What would her mother think now, if she knew of all the times her eldest daughter had ignored that advice? Those hurried, hopeful encounters in her teens. The desperate calculation of her early twenties. Until she could no longer convince herself that Dr Chiang may have been wrong. Until, finally, she forced herself to give it up. To pack it away. The desire, the longing, the need which she felt for near her entire life. Curled within her heart. Within her broken, bloodless womb. Only rarely, now, does she hear them. The ghosts of those children she can never conceive.
Perfections: Kirstyn McDermott
Busy, busy, busy…and barely blogging :(. I’ve been trying to finalise this review for a week now!
A great dark urban-fantasy story; satisfyingly true to its Australian setting. Kirstyn writes some great dialogue, and has a deceptively smooth writing style; she makes the reader comfortable before expertly ratcheting up the tension. Some excellent twists and dark events, although I got the feeling that she pulled a few punches. It’s enjoyably creepy – a fine lighter horror read. Recommended.
I was provided a free electronic copy of this book by the publisher in exchange for an honest review.
Perfections: 4 out of 5 stars
Two sisters with very different personalities; Jacqueline – protective, efficient, and driven, Antoinette – emotional, thoughtful and perhaps a bit fragile. Despite these differences they are committed to each other, supporting each other through a sisterly bond forged in the face of a difficult and domineering mother. While Jacqueline is interstate on business, Antoinette is at her house nursing the fresh wound of an ugly break-up . In a moment of drunken heart-ache, Antoinette accidentally accesses a dark familial magic, creating her hearts desire but at a great and terrible price. Stemming from this single act the sisters find themselves exposing old secrets and encountering new evils that threaten everything they thought they knew about each other.
This is a tough review to write as I particularly enjoyed the various ‘reveals’ and twists that the author included in this story. I really had no idea what to expect going into this book, and I think that anything remotely approaching a spoiler would be doing future readers a disservice.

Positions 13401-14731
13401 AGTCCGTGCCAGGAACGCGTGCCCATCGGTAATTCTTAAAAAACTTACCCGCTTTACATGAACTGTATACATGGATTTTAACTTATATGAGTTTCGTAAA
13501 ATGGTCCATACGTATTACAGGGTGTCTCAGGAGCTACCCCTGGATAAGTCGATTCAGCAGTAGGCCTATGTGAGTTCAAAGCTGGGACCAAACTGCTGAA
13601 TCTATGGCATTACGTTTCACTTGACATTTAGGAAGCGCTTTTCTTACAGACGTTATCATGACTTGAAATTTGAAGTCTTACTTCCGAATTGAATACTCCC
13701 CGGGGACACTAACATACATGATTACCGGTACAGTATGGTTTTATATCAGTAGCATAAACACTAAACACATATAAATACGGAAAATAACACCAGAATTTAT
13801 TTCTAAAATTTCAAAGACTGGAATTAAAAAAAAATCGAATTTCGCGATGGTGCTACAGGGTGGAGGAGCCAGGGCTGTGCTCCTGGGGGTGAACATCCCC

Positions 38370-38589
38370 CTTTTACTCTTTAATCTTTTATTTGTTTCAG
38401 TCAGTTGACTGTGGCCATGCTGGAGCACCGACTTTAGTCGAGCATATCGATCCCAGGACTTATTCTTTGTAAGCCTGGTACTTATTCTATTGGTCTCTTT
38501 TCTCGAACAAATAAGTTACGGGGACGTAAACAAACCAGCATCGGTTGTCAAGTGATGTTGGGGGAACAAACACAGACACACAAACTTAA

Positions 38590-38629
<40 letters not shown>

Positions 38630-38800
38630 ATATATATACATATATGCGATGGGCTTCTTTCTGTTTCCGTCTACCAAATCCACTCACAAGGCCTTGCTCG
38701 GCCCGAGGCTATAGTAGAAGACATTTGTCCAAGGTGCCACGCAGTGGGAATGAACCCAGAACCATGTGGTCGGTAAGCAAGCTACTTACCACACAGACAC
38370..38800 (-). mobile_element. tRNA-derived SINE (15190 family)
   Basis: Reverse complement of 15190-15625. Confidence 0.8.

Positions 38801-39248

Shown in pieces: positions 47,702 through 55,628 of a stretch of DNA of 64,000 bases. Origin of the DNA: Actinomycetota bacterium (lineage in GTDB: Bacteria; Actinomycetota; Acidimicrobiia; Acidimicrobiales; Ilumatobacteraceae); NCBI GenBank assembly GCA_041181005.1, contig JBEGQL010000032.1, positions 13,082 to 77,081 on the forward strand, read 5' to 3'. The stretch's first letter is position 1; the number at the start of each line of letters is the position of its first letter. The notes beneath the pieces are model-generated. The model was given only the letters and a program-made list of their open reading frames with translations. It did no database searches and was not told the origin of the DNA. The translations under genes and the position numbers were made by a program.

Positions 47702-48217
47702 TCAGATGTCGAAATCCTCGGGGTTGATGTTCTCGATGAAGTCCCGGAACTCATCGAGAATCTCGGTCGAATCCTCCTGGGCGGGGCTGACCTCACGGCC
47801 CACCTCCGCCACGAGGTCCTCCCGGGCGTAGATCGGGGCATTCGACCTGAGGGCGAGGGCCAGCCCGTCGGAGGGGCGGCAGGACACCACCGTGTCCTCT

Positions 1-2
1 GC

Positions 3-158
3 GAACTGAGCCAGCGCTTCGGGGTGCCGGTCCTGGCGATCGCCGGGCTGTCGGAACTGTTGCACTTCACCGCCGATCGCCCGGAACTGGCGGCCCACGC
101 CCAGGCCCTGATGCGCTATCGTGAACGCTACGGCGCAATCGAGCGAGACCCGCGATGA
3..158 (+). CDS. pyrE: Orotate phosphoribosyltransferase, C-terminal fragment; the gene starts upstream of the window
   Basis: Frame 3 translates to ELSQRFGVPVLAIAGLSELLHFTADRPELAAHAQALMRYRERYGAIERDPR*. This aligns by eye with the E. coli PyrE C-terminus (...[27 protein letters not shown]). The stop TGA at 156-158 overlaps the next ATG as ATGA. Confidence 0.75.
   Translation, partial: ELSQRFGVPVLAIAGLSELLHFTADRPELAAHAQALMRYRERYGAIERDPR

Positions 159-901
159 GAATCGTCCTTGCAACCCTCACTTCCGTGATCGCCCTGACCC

What I can say is that the writing is slick, well-paced, excellent. It’s easy to read yet still maintains a strong sense of building eeriness and wrongness. I called this a ‘lighter-horror’ novel earlier, and by this I mean it isn’t blood and body count from beginning-to-end; rather it is more atmospheric and moody as the sisters work their way through the secrets and betrayals. A character driven tale in a more dark-fantasy vein.
And the characters are where this book really shines. Alternating between the two sister’s point of views gives us plenty of time to get attached to both of them, and the importance of their relationship to each other is a major plot driver. Neither sister felt underdeveloped, and even the supporting characters were fleshed out and real.
Kirstyn nails the locations and themes. I was impressed how she captured the essence of different Australian locations without making it a caricature. You could feel the oppressive humid heat of Brisbane, the lush overgrown sense of the Dandenongs. As for themes, the obvious ‘ power from sisterhood’ is clearly dominant. The two main characters support, protect, and put themselves at risk for each other throughout the novel, drawing on the strength of their sisterly bond. There’s a nod to motherhood as a theme here, the desire to be a parent, and a recognition of the difficulties and emotions that occur when that desire cannot be fulfilled, or alternatively where motherhood is undesired. These were powerfully done without being blatant or overdone.
My one criticism would be that on certain occasions I felt the build up to a moment was bigger than the moment itself. Some of the biggest scenes were just a trifle underdone, almost as if the author had pulled back at the last moment. The ending was probably where I felt this the most; the whole book is leading to this moment and because of a perspective choice…it just misses the impact it should have. Or perhaps, the impact I hoped it would have.
I don’t want to overplay this one criticism though, this was a really enjoyable read.
Twelfth Planet Press Review Program
After reading and enjoying The Female Factory, I signed up to receive the Twelfth Planet Press / FableCroft Newsletter where I saw a call out for advance reviewers. Twelfth Planet is an Australian speculative fiction indie publisher, and is focused on providing opportunities for women authors. As this fits in with my challenge to read more Australian Women Authors to this year, I asked to be included. Here’s looking forward to more reviews from Twelfth Planet going forward!